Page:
Photo from Singapore Toy Sale fanpage

Singapore has always had a strict approach when it comes to public gambling or gaming. It is after all the rationale that the authorities needed to  curb the trend of punters who were “vulnerable to filching, unfair play and other illicit practices” that justified the setting up of Singapore Pools. In short, gambling under the auspices of governmental authority is legal. This makes clear that the government isn’t against gambling per se but just against gambling that is not under the supervision of the government. The fact that the government went ahead and built the casinos in Singapore despite widespread disagreement lends credence to this view. 

This issue of illegal gambling has reared its head again. Supermarket chain, Giant, has been asked to remove mystery box vending machines from its Tampines and IMM outlets by the police who have deemed these vending machines as “a form of public lottery”, and the operation of them without a licence against the law.

These machines work by offering a range of items such as toys and lifestyle products which will for S$10 dispense a surprise item of a higher value, including the supermarket’s vouchers, household appliances or an iPhone 8.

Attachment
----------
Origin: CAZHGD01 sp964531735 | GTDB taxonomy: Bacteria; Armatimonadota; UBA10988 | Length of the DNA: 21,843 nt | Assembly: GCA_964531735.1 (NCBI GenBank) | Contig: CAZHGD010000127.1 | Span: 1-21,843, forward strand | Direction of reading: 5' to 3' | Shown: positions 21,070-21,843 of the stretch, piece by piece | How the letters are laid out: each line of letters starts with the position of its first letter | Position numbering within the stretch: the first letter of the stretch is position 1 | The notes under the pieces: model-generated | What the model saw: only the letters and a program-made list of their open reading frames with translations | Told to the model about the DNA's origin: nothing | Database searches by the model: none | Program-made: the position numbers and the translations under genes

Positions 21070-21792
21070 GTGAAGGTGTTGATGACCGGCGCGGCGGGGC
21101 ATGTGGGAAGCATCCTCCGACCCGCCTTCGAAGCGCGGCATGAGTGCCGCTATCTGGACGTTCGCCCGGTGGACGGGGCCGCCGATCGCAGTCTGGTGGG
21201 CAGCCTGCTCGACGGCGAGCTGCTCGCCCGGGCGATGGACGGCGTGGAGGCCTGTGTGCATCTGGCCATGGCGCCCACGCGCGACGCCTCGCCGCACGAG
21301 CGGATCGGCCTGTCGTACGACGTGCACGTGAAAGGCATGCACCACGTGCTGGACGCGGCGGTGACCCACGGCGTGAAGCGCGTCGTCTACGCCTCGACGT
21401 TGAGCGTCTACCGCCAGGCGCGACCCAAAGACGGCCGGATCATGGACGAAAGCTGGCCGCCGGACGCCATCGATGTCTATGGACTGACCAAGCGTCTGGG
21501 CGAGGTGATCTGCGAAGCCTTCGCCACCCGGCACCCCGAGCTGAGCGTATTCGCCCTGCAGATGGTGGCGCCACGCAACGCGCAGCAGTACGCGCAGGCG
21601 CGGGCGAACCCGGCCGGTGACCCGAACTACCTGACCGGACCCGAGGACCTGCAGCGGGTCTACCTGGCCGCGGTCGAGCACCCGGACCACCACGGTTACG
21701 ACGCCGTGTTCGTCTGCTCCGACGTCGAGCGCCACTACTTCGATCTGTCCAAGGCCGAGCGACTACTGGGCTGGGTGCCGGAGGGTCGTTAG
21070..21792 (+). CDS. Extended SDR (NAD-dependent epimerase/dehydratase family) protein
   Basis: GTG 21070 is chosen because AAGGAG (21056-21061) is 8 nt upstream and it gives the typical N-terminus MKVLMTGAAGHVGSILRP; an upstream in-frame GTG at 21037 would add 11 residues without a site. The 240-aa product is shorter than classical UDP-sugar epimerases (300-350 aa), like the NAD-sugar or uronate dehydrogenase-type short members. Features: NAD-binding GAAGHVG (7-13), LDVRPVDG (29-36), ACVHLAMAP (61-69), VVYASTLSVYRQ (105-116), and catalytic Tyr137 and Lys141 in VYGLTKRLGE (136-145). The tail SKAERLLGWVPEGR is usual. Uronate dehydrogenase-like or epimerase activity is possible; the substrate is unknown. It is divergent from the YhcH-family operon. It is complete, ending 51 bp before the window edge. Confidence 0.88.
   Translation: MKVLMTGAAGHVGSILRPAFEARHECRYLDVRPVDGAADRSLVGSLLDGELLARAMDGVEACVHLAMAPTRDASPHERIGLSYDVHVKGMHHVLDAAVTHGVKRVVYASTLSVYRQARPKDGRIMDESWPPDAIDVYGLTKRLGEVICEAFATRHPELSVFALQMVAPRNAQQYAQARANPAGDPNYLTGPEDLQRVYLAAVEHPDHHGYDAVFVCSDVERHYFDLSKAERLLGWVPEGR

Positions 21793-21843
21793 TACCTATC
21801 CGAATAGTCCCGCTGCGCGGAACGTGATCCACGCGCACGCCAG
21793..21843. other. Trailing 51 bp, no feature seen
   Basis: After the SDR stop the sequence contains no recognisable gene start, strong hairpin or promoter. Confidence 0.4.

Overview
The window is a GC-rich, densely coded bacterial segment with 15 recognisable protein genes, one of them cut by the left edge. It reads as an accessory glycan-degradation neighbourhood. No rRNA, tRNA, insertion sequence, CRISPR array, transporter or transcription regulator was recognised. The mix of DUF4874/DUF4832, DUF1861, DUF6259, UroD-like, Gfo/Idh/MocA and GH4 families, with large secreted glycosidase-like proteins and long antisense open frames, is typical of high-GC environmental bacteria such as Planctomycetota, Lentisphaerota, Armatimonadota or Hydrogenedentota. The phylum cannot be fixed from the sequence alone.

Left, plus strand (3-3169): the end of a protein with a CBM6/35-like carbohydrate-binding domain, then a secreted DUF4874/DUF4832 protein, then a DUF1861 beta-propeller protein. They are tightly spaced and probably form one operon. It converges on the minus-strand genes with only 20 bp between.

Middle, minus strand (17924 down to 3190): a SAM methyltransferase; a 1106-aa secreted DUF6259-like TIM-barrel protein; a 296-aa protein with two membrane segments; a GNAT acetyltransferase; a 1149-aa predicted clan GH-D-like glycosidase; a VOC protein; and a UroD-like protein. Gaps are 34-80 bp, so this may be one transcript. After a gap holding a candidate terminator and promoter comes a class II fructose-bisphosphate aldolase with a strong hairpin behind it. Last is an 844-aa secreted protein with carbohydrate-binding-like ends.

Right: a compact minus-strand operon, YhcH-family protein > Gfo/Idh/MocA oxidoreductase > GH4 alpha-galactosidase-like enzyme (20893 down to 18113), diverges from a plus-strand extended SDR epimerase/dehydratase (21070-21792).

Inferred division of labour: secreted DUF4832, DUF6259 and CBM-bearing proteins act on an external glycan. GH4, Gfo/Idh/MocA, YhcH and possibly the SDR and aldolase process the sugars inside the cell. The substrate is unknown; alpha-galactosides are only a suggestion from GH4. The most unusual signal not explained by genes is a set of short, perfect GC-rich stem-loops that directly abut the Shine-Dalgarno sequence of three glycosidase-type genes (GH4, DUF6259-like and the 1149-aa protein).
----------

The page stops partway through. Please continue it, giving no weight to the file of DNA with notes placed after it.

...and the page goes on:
When public gambling was outlawed, I believe the intention was to rid the nation of public unrest and loansharking. I do not believe that the intention was to rid the country of vending machines and harmless marketing gimmicks. What harm do these vending machines cause apart from making a lucky winner happy? Where is the public unrest? While these machines may be against the law on paper, I see absolutely no logical reason for banning them. Don’t the police have better things to do?

I would like to think that there is a thought process in the application of the law by the police. What is the thought process here? Has there ever been one? Or is it simply an exercise of blind adherence? It is strange that the police go after such small things with efficiency but yet we are also the country that permitted the data of 1.5 million citizens to be stolen from right under our noses. Have our resources been utilised in the most effective way?

We go after harmless gimmicks but stand by doing nothing when the Little India riots broke out. This reminds me of the incident of the tragic suicide of teenager Benjamin Lim after enduring a strenuous session of interrogation with the police. While the end result in the Lim case was much more severe, the point is the same – the police will go all out to question a teenager and ban a vending machine but where there was real danger to human life, it did nothing.

I don’t think members of the public have any issue with these vending machines. Nor do I believe that our police force should waste precious resources on such trivial matters.

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